From 3M Health Information Systems
HIMagine That! Collaborating on ICD-10 Documentation
Donna and Sue are joined this month by fellow 3M HIS blogger Jill Devrick.
Donna: Hi Sue. How was the AHIMA-AHDI summit? Didn’t you give a presentation?
Sue: The summit was really good, and yes, Jill Devrick and I gave a presentation on how CDI professionals and Healthcare Documentation Specialists can work together to improve the content of the medical record in light of the transition to ICD-10.
Donna: So tell me more…
Sue: You know what, let’s get Jill on the line and we can both tell you about it…
Donna: Good idea!
Sue: Hi, Jill! I have Donna on the phone. She asked me about our AHIMA-AHDI Summit presentation and I thought it would make sense to get you on the line too.
Jill: Hey, Donna! Sure – I ‘m happy to talk about it. Earlier this year, I asked Sue if she thought that Healthcare Documentation Specialists could assist in capturing accurate, complete medical record documentation as we transition to ICD-10. Right away she said, “It takes a village to deliver a well-documented medical record,” so we started talking. She threw out some ideas and we fleshed out our presentation right then and there.
Sue: Well, I was intrigued by her question. Since CDI professionals are going to be very busy working with physicians to ensure their documentation supports ICD-10 coding, I thought there was a definite opportunity for Healthcare Documentation Specialists to lend a hand.
Donna: So how can these two groups work together, Jill?
Jill: In our presentation, Sue gave an example of a CABG procedure with harvesting of a saphenous vein graft. She explained that in ICD-9, the harvesting procedure was not coded, but in ICD-10-PCS it is. She told us that the surgeon needs to document the laterality of the vein harvest and whether it is the lesser or greater saphenous vein.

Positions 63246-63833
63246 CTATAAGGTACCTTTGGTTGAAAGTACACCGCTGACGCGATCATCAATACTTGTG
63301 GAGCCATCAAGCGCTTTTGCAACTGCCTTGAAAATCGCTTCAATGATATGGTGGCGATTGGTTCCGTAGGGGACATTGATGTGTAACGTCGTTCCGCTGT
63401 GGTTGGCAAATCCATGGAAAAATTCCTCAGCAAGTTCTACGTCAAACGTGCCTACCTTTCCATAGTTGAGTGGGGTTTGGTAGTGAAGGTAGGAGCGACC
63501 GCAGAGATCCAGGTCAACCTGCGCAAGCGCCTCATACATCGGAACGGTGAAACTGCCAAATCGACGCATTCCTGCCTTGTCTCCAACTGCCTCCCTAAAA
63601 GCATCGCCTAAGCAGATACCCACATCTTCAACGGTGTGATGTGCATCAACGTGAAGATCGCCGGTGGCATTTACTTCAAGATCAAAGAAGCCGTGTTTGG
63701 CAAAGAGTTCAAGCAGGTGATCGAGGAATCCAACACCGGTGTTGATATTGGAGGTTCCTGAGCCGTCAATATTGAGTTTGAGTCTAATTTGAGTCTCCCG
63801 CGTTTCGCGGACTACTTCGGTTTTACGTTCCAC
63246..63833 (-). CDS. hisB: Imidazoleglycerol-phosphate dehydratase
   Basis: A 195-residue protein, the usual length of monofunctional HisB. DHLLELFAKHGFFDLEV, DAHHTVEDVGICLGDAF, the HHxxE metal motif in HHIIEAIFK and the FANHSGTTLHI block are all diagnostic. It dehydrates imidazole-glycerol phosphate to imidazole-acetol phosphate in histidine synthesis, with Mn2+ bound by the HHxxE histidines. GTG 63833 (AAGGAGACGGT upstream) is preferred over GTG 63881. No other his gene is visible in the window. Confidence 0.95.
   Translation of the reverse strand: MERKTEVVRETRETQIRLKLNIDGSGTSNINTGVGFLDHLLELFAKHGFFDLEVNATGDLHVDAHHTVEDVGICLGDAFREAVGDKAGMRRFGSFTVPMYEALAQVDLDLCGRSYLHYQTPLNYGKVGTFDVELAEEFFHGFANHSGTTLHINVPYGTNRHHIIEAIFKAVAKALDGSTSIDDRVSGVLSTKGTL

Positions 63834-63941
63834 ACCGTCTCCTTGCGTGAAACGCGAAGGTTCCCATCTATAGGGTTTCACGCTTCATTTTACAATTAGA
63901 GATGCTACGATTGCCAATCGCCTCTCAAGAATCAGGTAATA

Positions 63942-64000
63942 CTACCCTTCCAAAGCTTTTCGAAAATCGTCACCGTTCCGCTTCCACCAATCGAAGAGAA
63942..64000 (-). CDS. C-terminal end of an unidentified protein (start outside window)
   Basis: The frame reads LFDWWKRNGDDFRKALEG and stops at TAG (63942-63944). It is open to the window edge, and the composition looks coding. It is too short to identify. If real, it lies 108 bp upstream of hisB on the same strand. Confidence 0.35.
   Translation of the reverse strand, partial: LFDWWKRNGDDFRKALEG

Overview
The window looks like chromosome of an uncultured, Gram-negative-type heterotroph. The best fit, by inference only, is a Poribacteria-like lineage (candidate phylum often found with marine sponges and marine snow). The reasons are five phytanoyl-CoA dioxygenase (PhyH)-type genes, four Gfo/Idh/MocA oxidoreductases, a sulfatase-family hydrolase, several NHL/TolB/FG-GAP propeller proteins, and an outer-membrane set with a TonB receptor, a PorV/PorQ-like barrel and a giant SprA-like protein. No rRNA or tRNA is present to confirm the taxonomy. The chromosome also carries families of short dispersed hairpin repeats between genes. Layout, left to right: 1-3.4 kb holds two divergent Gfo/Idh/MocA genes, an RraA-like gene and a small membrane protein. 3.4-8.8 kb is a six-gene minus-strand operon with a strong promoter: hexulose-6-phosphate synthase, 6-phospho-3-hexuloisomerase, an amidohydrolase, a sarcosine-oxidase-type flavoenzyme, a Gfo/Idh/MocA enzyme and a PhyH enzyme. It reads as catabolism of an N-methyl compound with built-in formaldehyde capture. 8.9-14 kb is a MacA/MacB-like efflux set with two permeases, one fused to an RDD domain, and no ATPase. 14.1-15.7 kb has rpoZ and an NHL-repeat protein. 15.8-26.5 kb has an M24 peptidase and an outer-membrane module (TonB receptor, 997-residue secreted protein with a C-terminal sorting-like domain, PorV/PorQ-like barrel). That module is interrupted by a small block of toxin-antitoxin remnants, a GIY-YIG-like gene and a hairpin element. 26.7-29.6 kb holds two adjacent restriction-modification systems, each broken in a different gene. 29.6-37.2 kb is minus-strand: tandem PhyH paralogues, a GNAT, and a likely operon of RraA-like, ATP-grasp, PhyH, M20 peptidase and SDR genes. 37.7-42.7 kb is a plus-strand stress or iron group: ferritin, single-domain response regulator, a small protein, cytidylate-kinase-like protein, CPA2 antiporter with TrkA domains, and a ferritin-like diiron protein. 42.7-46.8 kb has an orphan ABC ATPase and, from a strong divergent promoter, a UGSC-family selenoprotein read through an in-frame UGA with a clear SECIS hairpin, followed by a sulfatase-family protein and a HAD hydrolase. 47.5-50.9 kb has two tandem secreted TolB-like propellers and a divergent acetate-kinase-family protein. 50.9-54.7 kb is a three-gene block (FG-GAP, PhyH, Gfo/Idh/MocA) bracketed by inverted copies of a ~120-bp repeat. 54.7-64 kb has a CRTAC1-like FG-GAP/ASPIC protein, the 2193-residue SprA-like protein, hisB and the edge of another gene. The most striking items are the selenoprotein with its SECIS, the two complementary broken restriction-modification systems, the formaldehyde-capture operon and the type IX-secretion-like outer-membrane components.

Sue: My thought was that the Healthcare Documentation Specialist who handles the transcribed operative report for this procedure could verify immediately if this information was recorded, and if not, flag it for the surgeon to include before signing off on the report. Handling this upstream during the operative report completion process would save the CDI professional from having to query for this information and would ensure that it is documented before the operative report is even sent to the EHR.
Jill: That’s right – Healthcare Documentation Specialists and surgeons are used to working together to ensure well-documented operative reports.
Donna: Did you consider operative report templates?
Jill: Yes, we talked about the fact that Healthcare Documentation Specialists would be an asset to the template building process since they’re so knowledgeable about what needs to be included in documents such as operative reports or history and physical reports, to name a few. They’ve been working with physicians for years to create these documents and are a wealth of knowledge.
Sue: We gave an example of creating a templated document for hip replacements – making sure to capture documentation of the type of implant – you know, ceramic, metal, etc. – and whether it is a cemented or uncemented implant.
Donna: I like the fact that you were thinking about how the two groups could collaborate to capture the documentation that will be needed to support ICD-10 coding, because Sue’s right . . . it takes a village!
Sue Belley, RHIA, and Donna Smith, RHIA, are project managers with the consulting services business of 3M Health Information Systems.
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